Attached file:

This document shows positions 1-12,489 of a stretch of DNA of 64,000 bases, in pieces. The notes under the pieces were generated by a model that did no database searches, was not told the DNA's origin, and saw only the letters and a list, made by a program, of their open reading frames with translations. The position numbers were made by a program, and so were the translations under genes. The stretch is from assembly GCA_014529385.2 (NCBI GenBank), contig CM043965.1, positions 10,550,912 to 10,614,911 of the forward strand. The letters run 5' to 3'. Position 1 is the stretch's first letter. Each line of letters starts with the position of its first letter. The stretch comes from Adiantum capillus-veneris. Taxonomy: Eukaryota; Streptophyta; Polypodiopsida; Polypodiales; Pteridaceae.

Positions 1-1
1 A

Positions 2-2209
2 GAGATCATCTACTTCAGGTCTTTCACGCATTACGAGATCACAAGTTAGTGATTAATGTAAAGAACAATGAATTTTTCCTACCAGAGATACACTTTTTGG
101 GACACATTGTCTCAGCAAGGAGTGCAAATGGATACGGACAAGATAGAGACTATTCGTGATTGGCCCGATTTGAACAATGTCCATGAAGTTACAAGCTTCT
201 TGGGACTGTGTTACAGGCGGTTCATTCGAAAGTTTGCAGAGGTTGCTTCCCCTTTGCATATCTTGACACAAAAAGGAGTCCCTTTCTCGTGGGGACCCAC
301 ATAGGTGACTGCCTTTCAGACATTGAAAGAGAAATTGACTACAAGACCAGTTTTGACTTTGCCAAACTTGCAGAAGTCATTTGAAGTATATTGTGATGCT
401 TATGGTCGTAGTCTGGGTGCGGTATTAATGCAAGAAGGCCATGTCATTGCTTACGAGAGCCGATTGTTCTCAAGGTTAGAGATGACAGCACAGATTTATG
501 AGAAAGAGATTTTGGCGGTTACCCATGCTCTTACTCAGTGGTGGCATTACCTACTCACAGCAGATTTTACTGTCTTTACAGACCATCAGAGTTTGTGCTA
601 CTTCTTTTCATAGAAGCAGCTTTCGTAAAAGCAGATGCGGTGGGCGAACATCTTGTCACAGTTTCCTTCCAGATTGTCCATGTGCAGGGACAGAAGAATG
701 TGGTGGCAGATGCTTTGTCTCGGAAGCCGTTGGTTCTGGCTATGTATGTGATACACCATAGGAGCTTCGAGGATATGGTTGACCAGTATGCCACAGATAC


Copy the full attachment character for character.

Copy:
This document shows positions 1-12,489 of a stretch of DNA of 64,000 bases, in pieces. The notes under the pieces were generated by a model that did no database searches, was not told the DNA's origin, and saw only the letters and a list, made by a program, of their open reading frames with translations. The position numbers were made by a program, and so were the translations under genes. The stretch is from assembly GCA_014529385.2 (NCBI GenBank), contig CM043965.1, positions 10,550,912 to 10,614,911 of the forward strand. The letters run 5' to 3'. Position 1 is the stretch's first letter. Each line of letters starts with the position of its first letter. The stretch comes from Adiantum capillus-veneris. Taxonomy: Eukaryota; Streptophyta; Polypodiopsida; Polypodiales; Pteridaceae.

Positions 1-1
1 A

Positions 2-2209
2 GAGATCATCTACTTCAGGTCTTTCACGCATTACGAGATCACAAGTTAGTGATTAATGTAAAGAACAATGAATTTTTCCTACCAGAGATACACTTTTTGG
101 GACACATTGTCTCAGCAAGGAGTGCAAATGGATACGGACAAGATAGAGACTATTCGTGATTGGCCCGATTTGAACAATGTCCATGAAGTTACAAGCTTCT
201 TGGGACTGTGTTACAGGCGGTTCATTCGAAAGTTTGCAGAGGTTGCTTCCCCTTTGCATATCTTGACACAAAAAGGAGTCCCTTTCTCGTGGGGACCCAC
301 ATAGGTGACTGCCTTTCAGACATTGAAAGAGAAATTGACTACAAGACCAGTTTTGACTTTGCCAAACTTGCAGAAGTCATTTGAAGTATATTGTGATGCT
401 TATGGTCGTAGTCTGGGTGCGGTATTAATGCAAGAAGGCCATGTCATTGCTTACGAGAGCCGATTGTTCTCAAGGTTAGAGATGACAGCACAGATTTATG
501 AGAAAGAGATTTTGGCGGTTACCCATGCTCTTACTCAGTGGTGGCATTACCTACTCACAGCAGATTTTACTGTCTTTACAGACCATCAGAGTTTGTGCTA
601 CTTCTTTTCATAGAAGCAGCTTTCGTAAAAGCAGATGCGGTGGGCGAACATCTTGTCACAGTTTCCTTCCAGATTGTCCATGTGCAGGGACAGAAGAATG
701 TGGTGGCAGATGCTTTGTCTCGGAAGCCGTTGGTTCTGGCTATGTATGTGATACACCATAGGAGCTTCGAGGATATGGTTGACCAGTATGCCACAGATAC